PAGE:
Joe Hill and Gabriel Rodriguez have reunited for the first time since Locke and Key ended to work on Tales from the Darkside, an anthology of horror stories featuring scripts Hill wrote for a proposed revival of the series that never made it. This is the point where IDW President Greg Goldstein said “Locke and Key ended?!” As if to hint that in fact, it hasn’t fully ended. Could there be a possible return to that setting? More comics in that universe? Perhaps a short story by Joe Hill in one of his prose collections? Or he could just be trolling. I can’t tell.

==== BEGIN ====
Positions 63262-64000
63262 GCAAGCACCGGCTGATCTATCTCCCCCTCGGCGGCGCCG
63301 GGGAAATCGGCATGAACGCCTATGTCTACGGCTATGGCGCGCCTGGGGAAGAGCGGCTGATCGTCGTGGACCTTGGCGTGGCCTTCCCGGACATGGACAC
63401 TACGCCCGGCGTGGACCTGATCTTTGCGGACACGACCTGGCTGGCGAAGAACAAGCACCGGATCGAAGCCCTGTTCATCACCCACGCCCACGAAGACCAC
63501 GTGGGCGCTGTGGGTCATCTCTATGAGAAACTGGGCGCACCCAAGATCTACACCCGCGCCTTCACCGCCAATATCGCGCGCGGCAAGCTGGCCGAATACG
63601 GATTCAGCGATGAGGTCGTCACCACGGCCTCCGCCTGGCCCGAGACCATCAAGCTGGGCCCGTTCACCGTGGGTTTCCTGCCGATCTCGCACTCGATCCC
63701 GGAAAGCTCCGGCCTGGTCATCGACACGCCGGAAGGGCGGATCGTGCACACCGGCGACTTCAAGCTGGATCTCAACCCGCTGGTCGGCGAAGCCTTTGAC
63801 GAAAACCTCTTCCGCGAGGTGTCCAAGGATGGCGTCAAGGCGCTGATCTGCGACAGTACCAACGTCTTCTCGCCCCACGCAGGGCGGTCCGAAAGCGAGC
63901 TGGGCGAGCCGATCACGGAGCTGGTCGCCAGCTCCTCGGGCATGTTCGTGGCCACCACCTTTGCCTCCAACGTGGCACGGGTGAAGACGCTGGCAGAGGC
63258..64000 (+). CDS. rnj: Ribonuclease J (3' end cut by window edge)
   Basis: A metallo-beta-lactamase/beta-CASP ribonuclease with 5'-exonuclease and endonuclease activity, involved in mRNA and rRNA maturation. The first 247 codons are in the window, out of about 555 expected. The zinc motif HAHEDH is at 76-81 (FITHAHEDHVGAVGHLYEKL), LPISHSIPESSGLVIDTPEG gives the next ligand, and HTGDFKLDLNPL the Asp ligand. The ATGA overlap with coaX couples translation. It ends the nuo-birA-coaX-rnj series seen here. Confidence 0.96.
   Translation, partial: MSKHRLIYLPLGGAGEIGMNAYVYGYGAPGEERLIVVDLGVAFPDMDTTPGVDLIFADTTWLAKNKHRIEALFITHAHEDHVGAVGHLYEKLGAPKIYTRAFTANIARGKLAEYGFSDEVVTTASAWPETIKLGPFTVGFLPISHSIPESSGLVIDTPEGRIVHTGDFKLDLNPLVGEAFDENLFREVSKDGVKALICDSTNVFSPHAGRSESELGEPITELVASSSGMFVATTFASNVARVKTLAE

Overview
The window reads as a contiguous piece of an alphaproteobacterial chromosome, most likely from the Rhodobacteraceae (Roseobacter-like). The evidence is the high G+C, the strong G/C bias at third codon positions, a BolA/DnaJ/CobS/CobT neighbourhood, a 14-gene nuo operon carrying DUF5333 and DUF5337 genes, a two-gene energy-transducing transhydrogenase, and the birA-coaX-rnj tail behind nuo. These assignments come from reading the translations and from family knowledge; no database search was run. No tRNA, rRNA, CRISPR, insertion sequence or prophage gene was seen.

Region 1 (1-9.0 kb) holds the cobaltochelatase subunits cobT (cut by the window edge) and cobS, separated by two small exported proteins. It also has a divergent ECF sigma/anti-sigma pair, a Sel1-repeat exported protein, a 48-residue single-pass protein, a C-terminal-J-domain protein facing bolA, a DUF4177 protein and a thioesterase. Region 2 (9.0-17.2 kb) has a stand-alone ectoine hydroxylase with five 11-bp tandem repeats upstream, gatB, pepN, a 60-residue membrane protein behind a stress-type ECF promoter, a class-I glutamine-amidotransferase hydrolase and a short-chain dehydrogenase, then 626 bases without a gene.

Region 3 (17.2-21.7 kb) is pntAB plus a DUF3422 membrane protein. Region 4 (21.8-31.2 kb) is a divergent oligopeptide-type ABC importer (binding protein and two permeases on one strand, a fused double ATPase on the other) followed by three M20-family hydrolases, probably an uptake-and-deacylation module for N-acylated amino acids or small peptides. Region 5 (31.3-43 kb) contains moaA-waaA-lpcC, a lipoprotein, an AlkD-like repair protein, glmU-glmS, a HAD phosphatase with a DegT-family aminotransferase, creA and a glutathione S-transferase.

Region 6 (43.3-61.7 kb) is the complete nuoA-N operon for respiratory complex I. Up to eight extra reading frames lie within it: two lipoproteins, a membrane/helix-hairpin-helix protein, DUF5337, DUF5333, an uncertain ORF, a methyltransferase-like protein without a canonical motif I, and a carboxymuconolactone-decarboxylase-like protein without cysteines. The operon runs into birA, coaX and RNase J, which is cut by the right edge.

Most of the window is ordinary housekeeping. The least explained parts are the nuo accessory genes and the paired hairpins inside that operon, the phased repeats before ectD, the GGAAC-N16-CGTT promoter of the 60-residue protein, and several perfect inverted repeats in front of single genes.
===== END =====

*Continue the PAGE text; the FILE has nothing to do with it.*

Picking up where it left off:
Scott Dunbier then spoke about two upcoming artists editions. Al Williamson‘s Empire Strikes Back and Jack Kirby‘s Thor. Dunbier spoke about how in regards to Jack Kirby, “It’s not hyperbole to say he is the most important comic creator in history.” Besides co-creating Captain America, the entire genre of romance comics, the first horror comics, his work with Stan Lee co-created the Marvel Universe. This will be the first time that Jack Kirby’s twice up art, which is to say art done at twice the size of the printed page, as was common in the golden and early silver ages, will be reprinted at that original size. His later works, such as Kamandi and New Gods and Mr. Miracle were drawn at a smaller size, as per the industry standard at the time. The Jack Kirby Thor Artist’s Edition will have six complete Thor stories, with inks by Chic Stone and Vince Colletta, as well as a gallery section with the very first splash page of Thor holding Mjolnir from Journey into Mystery #83, and the last five pages of Journey into Mystery #85 with Thor fighting Loki. In addition, there will be at least 10 covers.